The need for science communication
Science communication broadly includes all aspects of communication related to scientific work, results, teaching and future tasks within and between individual science disciplines. The main actors in science communication are scientists, the scientific institutions which they work for and with, and science journalists. Science communication not only serves the internal exchange of science, but also creates the opportunity to make scientific results understandable and available for everyone. One of the greatest challenges for people doing science communication is to choose a target-group-specific approach.
When writing our theses, we are preached that we must be able to explain our methods and results, and therefore the meaning of them, briefly and concisely. The sentence "Imagine you should explain what you are doing to your grandma." should be well known to all Bachelor, Master, and PhD students. Assuming the likelihood that the average grandmother wrote her thesis in the same research field as you did is rather low, you learn to break down your work into a few, rather striking sentences. This is the key for making our results and thus, science understandable for everyone and to get attention of our audience.
Over time, you will develop target-group-specific standard short explanations for your work. In my repertoire, there are mainly three of these explanations, which I like to say again and again like a child reading his eagerly studied poem under the Christmas tree. Depending on the form of the day, personal mood and my personal need for communication, my scientific poem ranges from: “I work with frogs” (this explanation, by the way, can lead to strange jokes among particularly humorous contemporaries), about “I investigate the effects of climate change and pollution on frogs.”, about “I am investigating the effects of environmental stress such as climate change and pollution on tadpoles during the metamorphosis and see whether frogs will later suffer long-term consequences from this stress ”. Probably my boyfriend and my closest friends and colleagues can now summarize my work as well as I can by parroting my standard explanations.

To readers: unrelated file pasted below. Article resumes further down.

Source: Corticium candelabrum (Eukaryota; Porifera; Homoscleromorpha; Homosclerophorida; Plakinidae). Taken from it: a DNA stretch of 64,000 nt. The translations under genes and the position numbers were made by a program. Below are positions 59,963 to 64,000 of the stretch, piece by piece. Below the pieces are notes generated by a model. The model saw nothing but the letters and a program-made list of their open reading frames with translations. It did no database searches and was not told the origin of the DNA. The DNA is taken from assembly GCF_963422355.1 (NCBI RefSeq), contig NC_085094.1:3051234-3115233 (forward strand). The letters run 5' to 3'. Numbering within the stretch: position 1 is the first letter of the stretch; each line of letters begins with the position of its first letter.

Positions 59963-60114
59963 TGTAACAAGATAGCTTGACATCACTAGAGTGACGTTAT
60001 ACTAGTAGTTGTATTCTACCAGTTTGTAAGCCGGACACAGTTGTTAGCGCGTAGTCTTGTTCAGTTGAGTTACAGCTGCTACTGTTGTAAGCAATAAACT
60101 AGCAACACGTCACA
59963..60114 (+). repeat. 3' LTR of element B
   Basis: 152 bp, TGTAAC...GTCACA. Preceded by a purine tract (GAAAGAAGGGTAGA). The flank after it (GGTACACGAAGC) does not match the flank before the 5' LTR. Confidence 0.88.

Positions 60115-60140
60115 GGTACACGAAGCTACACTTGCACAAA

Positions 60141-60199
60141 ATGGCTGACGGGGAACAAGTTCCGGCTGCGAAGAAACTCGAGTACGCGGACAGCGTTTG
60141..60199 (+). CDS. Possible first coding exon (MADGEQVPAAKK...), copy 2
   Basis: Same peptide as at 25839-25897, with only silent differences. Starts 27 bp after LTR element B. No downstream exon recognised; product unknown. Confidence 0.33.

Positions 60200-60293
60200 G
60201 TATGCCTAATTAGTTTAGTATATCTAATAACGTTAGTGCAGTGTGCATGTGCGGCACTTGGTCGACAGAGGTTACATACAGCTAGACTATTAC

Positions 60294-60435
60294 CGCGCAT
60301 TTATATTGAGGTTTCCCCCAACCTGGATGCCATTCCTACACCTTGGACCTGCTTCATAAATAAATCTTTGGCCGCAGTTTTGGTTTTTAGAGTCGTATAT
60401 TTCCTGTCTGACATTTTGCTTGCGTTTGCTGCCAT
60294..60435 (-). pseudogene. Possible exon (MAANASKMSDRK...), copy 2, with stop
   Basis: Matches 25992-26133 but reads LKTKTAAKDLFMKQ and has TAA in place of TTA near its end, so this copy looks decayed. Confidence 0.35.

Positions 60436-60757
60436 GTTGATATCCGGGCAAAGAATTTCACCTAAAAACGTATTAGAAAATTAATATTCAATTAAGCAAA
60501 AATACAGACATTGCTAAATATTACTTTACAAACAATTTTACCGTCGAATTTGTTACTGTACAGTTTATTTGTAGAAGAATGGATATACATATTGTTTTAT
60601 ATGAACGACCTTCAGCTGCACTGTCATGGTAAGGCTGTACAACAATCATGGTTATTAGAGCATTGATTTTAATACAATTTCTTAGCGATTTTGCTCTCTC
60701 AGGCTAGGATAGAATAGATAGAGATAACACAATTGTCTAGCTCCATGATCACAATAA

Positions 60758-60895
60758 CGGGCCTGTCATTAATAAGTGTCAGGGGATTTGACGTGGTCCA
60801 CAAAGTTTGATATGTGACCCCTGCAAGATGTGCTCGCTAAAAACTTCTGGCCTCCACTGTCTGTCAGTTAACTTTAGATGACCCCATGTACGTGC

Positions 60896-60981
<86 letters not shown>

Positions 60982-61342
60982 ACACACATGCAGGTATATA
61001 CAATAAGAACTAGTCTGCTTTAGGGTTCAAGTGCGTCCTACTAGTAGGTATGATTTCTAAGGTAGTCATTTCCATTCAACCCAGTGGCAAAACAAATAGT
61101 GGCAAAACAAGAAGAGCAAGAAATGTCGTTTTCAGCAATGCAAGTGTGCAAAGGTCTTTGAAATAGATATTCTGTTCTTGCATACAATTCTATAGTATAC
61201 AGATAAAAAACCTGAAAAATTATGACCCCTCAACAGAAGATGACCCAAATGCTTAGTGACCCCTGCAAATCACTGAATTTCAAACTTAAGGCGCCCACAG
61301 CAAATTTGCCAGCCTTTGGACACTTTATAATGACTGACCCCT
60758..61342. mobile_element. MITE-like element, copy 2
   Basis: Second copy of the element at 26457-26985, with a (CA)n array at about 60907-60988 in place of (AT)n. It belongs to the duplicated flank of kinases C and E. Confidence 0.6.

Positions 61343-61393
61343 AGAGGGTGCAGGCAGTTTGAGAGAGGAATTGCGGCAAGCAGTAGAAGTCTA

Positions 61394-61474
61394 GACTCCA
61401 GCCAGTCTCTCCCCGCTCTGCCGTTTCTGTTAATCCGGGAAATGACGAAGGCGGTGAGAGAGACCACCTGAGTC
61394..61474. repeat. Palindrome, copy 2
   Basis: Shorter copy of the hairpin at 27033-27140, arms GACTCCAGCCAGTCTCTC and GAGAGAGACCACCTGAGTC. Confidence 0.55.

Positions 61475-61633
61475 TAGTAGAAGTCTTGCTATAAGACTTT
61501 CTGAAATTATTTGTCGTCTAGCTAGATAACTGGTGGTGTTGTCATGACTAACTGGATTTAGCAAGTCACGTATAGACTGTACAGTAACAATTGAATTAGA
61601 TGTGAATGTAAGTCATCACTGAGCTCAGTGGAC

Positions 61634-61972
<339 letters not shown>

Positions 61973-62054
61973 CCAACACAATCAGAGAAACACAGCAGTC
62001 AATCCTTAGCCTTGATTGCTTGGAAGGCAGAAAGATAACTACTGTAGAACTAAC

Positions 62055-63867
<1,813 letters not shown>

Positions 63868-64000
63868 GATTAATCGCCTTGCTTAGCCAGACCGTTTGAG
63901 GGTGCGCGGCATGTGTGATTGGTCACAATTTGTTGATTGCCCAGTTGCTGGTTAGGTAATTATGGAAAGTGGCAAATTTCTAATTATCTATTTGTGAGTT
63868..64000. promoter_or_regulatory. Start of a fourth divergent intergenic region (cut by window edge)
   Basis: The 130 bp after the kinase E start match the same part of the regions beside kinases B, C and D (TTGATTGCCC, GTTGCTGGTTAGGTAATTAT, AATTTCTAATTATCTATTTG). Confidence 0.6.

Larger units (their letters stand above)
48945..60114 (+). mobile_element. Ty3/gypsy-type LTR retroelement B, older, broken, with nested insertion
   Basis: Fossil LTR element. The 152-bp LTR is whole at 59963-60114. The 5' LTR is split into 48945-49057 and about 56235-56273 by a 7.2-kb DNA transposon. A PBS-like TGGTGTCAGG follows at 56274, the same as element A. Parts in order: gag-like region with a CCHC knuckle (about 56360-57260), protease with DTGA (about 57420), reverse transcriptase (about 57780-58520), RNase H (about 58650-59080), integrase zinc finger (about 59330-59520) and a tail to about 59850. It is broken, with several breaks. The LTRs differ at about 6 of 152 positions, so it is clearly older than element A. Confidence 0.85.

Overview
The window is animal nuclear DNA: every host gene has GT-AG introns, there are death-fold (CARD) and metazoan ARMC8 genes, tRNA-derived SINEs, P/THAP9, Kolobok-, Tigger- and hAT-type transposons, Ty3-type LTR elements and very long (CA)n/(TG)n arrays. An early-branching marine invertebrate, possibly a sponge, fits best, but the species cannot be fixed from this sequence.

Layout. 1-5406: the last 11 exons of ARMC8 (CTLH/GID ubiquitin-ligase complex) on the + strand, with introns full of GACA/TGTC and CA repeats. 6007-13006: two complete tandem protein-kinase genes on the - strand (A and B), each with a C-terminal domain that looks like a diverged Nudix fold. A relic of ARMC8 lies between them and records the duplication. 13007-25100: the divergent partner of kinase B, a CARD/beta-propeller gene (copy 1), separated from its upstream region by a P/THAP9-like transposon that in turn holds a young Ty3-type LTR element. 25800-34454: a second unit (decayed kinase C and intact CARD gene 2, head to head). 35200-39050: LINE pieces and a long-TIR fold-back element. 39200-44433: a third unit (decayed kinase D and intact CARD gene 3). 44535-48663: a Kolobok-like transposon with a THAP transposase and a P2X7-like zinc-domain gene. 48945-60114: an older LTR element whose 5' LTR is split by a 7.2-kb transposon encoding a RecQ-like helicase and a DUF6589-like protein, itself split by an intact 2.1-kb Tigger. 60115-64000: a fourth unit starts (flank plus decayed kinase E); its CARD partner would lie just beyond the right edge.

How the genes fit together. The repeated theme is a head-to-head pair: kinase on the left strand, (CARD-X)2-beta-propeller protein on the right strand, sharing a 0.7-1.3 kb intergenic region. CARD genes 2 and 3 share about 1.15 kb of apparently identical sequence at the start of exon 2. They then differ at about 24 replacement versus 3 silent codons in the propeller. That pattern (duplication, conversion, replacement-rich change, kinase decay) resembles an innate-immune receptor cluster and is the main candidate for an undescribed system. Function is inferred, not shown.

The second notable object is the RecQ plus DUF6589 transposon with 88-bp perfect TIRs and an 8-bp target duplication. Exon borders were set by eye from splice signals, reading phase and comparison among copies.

The importance of science communication for everyone has been evident since the beginning of the Corona crisis: Relevant science podcasts, scientists as talk show guests, infographics and AMA (ask me anything) live videos on social media have given almost every non-virologist an understanding of the Corona virus including all its facets to some extent. This special situation demonstrates the general need for science communication and that science communication must be promoted in order to prevent the emergence and distribution of so-called fake news and conspiracy theories.
Science communication is equally important for nature conservation. We all know the big googly eyes of lonely panda bears, the sad faces of endangered orangutans and the emaciated polar bears on lonely melting ice floes. All of these images are science communication: They want to and should tell us “These species are threatened; do something about it! Care about it!" Without these images, far fewer people would understand the real extent of the current biodiversity crisis due to global change.
Therefore, I’d like to start this new blog with the following words: "I work with frogs. I am studying the effects of climate change and pollution. I would like to contribute to the protection of species with my work and help stressed amphibians. I will keep on talking about my work on this mission. Enjoy being part of it!".